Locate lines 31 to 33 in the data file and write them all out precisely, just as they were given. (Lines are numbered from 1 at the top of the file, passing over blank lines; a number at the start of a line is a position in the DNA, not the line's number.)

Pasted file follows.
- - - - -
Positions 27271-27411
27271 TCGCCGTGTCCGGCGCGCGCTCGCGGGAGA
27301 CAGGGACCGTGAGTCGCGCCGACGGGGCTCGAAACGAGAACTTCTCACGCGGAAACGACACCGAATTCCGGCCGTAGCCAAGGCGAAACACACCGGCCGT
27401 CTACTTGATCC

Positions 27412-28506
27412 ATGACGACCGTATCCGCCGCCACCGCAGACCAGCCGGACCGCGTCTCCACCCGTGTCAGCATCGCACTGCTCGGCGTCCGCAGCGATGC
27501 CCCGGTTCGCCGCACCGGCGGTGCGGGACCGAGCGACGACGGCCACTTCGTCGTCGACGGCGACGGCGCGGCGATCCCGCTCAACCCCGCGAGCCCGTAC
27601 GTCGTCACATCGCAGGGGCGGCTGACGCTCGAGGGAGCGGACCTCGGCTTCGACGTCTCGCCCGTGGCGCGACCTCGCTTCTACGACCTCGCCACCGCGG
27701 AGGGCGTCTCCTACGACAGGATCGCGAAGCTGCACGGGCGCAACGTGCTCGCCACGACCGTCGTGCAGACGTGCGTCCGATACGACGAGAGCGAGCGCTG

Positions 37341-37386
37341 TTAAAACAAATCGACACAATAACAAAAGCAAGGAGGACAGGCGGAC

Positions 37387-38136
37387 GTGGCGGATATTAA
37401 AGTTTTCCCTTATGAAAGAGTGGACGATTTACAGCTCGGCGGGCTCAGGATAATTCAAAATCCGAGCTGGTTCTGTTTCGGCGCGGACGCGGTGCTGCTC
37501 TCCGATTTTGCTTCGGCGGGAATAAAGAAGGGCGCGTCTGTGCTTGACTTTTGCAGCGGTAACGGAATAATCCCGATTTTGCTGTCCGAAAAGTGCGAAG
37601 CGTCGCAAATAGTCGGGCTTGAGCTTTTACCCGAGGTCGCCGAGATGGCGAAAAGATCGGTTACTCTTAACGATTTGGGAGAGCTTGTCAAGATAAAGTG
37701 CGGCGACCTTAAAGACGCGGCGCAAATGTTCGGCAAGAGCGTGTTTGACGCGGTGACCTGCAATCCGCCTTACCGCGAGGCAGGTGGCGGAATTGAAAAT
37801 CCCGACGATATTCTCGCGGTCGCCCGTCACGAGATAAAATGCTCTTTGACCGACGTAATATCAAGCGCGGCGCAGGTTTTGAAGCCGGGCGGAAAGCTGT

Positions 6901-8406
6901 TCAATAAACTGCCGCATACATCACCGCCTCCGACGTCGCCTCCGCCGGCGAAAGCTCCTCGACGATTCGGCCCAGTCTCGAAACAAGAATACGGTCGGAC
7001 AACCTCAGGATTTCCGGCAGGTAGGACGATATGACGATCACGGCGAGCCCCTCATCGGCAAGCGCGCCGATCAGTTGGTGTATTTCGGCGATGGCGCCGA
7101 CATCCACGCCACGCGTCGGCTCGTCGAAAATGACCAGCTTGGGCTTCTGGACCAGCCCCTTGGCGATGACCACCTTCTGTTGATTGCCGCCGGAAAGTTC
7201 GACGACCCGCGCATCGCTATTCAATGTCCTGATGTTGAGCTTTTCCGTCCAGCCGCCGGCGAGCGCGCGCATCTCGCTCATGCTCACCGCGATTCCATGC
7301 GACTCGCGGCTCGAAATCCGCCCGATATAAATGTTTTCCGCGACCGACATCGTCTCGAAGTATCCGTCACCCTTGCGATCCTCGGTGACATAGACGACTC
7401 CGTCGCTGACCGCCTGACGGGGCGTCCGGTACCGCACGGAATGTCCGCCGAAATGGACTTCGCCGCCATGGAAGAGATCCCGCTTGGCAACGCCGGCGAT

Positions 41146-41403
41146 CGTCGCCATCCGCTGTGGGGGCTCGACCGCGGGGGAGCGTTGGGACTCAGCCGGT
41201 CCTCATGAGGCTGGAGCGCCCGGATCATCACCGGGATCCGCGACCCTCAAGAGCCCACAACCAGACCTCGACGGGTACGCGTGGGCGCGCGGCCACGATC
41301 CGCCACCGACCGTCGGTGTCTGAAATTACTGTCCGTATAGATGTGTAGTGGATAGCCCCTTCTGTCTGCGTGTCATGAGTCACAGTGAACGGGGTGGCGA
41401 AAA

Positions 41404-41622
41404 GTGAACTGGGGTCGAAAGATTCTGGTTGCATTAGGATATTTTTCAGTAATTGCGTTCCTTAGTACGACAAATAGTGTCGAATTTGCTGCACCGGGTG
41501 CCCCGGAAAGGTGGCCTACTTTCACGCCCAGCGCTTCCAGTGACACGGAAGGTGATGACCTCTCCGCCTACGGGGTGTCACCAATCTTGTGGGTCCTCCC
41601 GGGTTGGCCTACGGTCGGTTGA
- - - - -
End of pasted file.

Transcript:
Positions 41404-41622
41404 GTGAACTGGGGTCGAAAGATTCTGGTTGCATTAGGATATTTTTCAGTAATTGCGTTCCTTAGTACGACAAATAGTGTCGAATTTGCTGCACCGGGTG
41501 CCCCGGAAAGGTGGCCTACTTTCACGCCCAGCGCTTCCAGTGACACGGAAGGTGATGACCTCTCCGCCTACGGGGTGTCACCAATCTTGTGGGTCCTCCC